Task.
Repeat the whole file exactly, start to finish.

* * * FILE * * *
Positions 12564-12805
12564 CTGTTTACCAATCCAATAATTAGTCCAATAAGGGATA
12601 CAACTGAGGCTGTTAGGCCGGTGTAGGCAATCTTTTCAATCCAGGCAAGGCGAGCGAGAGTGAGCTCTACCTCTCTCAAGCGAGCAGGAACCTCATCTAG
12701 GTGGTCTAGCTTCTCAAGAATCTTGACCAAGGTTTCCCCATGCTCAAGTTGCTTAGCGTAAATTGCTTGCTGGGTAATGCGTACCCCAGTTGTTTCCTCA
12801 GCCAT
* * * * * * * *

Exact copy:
Positions 12564-12805
12564 CTGTTTACCAATCCAATAATTAGTCCAATAAGGGATA
12601 CAACTGAGGCTGTTAGGCCGGTGTAGGCAATCTTTTCAATCCAGGCAAGGCGAGCGAGAGTGAGCTCTACCTCTCTCAAGCGAGCAGGAACCTCATCTAG
12701 GTGGTCTAGCTTCTCAAGAATCTTGACCAAGGTTTCCCCATGCTCAAGTTGCTTAGCGTAAATTGCTTGCTGGGTAATGCGTACCCCAGTTGTTTCCTCA
12801 GCCAT